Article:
routes alongside public transport
services and limited access for private
Photo credit:Southside BID @EnjoySouthside
• City centre traffic cells
• Seek opportunities for footway widening.
• Review bus stops and waiting space
• Space for parklets/spill-out business activity
• Accelerate/enhance public realm project
• Establish new cycle links
• Cycle/motorcycle parking & e-scooter hire
• Adjust crossings for more pedestrian priority
• Reimagine James Watt Queensway
Prioritising active travel in local neighbourhoods
Prioritising active travel in local
neighbourhoods so that walking and
cycling is the way most people get
around their local area most of the time.
Local areas are places where people are
put first, creating stronger communities
with space for exercise and play.
• 20mph speed limits
• Low traffic neighbourhood pilots
• Measures to support schools
• Footway widening
• Pedestrian crossings
• E-scooter and e-cargo bike trials
• Prioritise walking/cycling in local schemes
Emergency Active Travel Fund (DfT)
• West Midlands (WMCA) to receive £17.2m in 2020/21 (indicative)
• Provisionally Birmingham will receive c£5m of this allocation overall
• Infrastructure schemes are being delivered alongside package of
supporting measures & a regional communications campaign
• Funding being released in two tranches (20%/80%)
– Tranche one: mainly for temporary/trial measures (delivered in Jul-Aug)
– Tranche two: beginning to implement things more permanently (by Mar 21)
Reopening High Streets Safely Fund (MHCLG)
• Birmingham has been allocated £1,016,937
• Coordinated by Neighbourhoods Directorate, but aligned with Transport
activity around city centre and local centres/high streets
• Mainly for safety measures around social distancing when queuing
Emergency Active Travel Fund (tranche one)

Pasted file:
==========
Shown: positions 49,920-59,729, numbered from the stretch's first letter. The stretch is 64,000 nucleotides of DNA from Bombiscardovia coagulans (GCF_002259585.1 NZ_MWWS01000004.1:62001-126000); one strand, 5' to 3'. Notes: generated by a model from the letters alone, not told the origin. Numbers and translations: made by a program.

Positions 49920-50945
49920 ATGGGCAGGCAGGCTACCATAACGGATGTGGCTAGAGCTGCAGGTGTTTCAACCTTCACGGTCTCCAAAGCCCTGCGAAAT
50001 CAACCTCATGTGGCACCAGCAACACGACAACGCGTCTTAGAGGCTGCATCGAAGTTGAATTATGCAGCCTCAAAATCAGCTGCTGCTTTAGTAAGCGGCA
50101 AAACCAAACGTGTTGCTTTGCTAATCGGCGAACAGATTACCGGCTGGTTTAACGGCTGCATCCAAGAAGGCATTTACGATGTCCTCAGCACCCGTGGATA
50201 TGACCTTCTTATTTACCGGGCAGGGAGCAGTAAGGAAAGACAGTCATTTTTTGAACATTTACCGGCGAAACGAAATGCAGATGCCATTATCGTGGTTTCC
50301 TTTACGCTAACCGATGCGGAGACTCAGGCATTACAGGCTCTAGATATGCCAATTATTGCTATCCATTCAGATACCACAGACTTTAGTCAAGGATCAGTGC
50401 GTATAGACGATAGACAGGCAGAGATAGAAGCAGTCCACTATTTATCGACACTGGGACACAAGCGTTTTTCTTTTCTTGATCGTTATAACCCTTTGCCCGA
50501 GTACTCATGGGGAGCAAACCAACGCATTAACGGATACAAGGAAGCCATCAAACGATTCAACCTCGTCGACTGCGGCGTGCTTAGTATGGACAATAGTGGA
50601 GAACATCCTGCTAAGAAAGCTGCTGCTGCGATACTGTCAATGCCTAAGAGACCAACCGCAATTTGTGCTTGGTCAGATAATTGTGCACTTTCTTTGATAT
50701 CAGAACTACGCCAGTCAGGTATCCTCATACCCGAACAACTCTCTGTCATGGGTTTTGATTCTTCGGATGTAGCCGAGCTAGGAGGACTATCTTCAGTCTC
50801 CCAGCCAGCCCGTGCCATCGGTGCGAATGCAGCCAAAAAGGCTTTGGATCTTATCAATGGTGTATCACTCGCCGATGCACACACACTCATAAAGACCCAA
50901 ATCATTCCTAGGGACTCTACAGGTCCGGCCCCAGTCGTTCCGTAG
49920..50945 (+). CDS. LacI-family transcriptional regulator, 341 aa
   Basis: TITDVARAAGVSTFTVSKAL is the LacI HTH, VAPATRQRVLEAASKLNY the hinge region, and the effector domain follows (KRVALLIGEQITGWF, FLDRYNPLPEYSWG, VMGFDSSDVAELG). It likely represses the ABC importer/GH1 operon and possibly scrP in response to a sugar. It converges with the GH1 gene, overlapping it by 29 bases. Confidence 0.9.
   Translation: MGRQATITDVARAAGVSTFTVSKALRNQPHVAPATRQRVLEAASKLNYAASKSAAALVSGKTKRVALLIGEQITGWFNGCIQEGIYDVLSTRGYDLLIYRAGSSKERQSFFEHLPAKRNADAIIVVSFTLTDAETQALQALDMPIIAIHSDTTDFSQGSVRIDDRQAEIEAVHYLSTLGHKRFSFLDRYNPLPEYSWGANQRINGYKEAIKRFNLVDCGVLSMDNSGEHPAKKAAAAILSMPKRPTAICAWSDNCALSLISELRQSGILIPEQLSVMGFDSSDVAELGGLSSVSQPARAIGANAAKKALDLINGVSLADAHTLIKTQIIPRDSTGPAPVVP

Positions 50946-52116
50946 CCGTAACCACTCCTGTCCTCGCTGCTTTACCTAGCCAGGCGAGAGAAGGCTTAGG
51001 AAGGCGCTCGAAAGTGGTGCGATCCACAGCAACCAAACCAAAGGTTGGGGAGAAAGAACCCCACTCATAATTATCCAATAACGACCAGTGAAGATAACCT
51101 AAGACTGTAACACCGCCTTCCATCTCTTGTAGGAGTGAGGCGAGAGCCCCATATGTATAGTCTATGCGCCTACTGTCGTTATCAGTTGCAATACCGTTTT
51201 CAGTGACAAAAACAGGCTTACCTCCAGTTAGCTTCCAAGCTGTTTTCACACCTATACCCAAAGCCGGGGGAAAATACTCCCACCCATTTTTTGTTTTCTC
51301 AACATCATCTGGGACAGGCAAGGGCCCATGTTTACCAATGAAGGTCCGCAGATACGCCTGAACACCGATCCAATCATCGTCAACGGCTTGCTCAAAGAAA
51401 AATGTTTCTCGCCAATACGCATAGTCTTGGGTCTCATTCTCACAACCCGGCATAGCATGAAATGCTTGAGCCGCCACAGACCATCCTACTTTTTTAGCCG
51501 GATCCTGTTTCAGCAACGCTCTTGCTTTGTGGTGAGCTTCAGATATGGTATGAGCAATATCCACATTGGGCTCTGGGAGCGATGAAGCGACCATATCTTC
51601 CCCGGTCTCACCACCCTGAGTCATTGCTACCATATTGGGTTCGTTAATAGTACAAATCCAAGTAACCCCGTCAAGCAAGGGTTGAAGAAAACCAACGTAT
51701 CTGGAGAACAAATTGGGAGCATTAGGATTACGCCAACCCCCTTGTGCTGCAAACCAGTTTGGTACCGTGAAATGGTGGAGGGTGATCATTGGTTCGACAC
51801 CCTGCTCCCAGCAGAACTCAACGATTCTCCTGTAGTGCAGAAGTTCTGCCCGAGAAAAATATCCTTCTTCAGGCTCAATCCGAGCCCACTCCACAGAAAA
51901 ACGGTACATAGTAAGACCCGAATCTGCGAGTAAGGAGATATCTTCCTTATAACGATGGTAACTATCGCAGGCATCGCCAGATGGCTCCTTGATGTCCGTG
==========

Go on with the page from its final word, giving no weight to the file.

Pop-up cycle lanes (x7)
• Sutton Coldfield ring-road; A45 (City Centre to Small Heath); A38
(Selly Oak to Northfield); A47 (City Centre to Fort Dunlop); City centre
to City Hospital via JQ; Bradford Street; A38 to A34 link
Park & Pedal (from train stations and other suitable locations,
largely connecting to existing routes with some spurs added)
City Centre Traffic Cells initiative
Places for People Low Traffic Neighbourhoods – two pilots in
Lozells and Kings Heath plus some other quick-win measures
Pavement widening in Stirchley & Moseley local centres
- Temporary measures, with potential to become permanent
Emergency Active Travel Fund (tranche one)
in and around Moseley
Moseley local centre scheme
First set of measures delivered from this week, with some
opportunity for further measures as required.
Places for People
o Low Traffic Neighbourhood pilot in Kings Heath, with potential
for an early demonstration measure on School Road ahead of
wider development and engagement for this part of Moseley.
Car Free School Streets
o Scheme extended to 6 more schools from September 2020,
including Anderton Park Primary School (Dennis Road).